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Preventing medical bankruptcy at old age

The Star Online - Tapping the 50 Plus Market by Carol YipComment By Carol Yip
Saturday March 27, 2010

ACCORDING to the United Nations' projections, there will be about 1.2 billion people aged 65 years and above by 2025.

With numbers such as these, failure to address our health needs today could develop into a costly problem tomorrow.

As our affluence swells, our expectations of better healthcare, financial independence and a peaceful death increases.

But due to the high cost of healthcare, only a few can afford to become seriously ill.

While immediate concerns about rising healthcare costs and retirement fund structure require attention, fundamental long-term questions should not be neglected.

There is urgent need to address what will be very expensive demographic shifts within our lifetime.

The biggest risk

Unless you are among the lucky few with lifetime healthcare coverage, you may need to bear major medical expenses during retirement. Should you need assisted living while ageing, you would enter a whole new world of long-term financial pain.

Those who have seen it happen to family members or acquaintances know first-hand that the unpredictability of our personal health is the biggest risk in retirement planning. It is a nightmare that is unforeseen and rarely controllable.

According to the World Economic Forum 2009 report Transforming Pensions and Healthcare in a Rapidly Ageing World, the question of ageing societies from a perspective that integrates implications and solutions for both healthcare and retirement pensions was addressed.

In taking this integrated approach, which emphasised multi-stakeholder collaboration, the World Economic Forum was reacting to rising concern expressed by financial services and healthcare companies, employers, governments and society.

However, no single stakeholder can hope to tackle the challenges or make the most of the abundant opportunities. Success will require diverse, multi-stakeholder collaboration and innovative approaches.

How much is enough?

With the timing of this report, we are presented with a once-in-a-generation opportunity for transformational change in retirement planning for many of us in Malaysia.

There is a need for hybrid solutions to address the increasing cost of medical and healthcare products and services.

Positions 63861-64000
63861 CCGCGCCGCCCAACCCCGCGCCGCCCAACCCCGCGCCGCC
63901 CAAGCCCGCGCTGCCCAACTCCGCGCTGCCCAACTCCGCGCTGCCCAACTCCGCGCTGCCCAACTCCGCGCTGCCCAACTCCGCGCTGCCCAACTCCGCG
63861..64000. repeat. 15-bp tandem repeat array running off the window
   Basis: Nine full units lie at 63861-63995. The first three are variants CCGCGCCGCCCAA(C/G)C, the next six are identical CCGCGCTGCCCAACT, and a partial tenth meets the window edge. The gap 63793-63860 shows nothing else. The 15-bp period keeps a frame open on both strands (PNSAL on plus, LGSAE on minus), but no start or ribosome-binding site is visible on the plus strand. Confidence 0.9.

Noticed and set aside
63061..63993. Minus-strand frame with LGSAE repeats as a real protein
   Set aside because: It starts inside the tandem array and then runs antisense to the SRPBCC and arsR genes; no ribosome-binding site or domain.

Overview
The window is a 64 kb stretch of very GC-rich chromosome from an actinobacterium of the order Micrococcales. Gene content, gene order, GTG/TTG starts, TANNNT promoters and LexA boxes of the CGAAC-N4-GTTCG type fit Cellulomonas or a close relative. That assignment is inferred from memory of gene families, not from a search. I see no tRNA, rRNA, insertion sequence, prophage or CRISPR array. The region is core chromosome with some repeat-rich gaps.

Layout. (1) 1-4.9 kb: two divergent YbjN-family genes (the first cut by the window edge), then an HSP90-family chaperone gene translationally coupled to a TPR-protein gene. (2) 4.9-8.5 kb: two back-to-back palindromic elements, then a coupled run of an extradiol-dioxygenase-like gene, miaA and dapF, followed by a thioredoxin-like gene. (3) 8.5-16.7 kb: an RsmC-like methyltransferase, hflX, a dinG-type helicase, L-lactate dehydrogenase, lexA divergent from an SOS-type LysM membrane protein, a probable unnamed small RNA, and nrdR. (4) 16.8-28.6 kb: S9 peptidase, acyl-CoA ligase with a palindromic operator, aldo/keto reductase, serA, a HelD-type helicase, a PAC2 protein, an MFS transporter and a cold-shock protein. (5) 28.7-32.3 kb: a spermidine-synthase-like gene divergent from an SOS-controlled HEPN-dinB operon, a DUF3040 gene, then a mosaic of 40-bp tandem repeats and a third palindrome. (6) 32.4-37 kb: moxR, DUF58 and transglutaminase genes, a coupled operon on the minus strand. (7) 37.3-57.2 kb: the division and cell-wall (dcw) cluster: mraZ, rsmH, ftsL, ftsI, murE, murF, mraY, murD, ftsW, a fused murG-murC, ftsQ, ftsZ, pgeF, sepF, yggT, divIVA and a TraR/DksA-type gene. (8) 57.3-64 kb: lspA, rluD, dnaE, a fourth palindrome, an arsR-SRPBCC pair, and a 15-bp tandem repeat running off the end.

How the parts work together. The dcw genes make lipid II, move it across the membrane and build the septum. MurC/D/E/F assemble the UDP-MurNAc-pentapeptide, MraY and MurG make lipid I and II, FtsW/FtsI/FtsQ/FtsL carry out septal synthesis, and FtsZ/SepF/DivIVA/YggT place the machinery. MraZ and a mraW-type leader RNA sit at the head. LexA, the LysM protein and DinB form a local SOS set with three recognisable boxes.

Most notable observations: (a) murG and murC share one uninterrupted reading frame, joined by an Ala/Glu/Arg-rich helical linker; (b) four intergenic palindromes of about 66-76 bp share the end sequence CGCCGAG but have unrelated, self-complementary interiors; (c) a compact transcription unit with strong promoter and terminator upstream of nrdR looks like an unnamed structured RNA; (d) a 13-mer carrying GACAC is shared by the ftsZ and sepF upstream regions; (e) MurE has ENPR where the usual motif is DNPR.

After all, illness or sickness can happen to anyone at any time. We can experience possible medical bankruptcy at any age but the worst time to experience it is during old age. Such financial depression could end our life earlier than expected.

The million dollar question: How much is enough when medical costs could be escalating at double-digit inflation rates as we age?

It is almost impossible to calculate as the amount required is subject to unpredictable variables like types of illness, medical fees, medicine costs and more.

Concerted effort from everyone

The ability for Malaysians to ensure financial sufficiency for medical and healthcare during retirement is becoming severely reduced due to skyrocketing medical costs.

A concerted effort from different stakeholders is necessary. An effective collaboration between the Government, insurance companies, pharmaceutical firms, healthcare providers and the community to keep the financial support and aid within affordable limits is required. Initiatives from all stakeholders are also required:

  • Individuals should start early with personal savings, contribution to Employees Provident Fund, life and medical insurances and investments for old age care;
  • Employers should consider medical benefits for individuals under employment beyond retirement age;
  • The Government should provide medical and old age care subsidies and assistance, and tax incentives to make private health and medical care affordable;
  • Insurers should provide affordable medical and age care insurance that caters for specific needs and age;
  • Price management is required on private health and medical advice, services, and products (food and medicines) to make them affordable; and
  • Family and community assistance should focus on the provision of home care, nursing help, food, accommodation and emotional support with love, care and affection.

These ideas and strategies may not be comprehensive. Neither are they overnight solutions. They need adequate research studies and timely and appropriate decision-making processes from relevant parties.

The private sector can still benefit by catering to the needs of the elderly and the Government can facilitate old-age security while helping to overcome financial pressures on private healthcare systems and retirement plans for current and future generations.

In the bigger picture, it can be a collective and meaningful corporate social responsibility effort and initiative to turn a “greying society” into a “silver society”, in which the elderly live their golden age without financial worries associated with ageing and ill health.

Yip is a personal financial coach and also founder and CEO of Abacus for Money.

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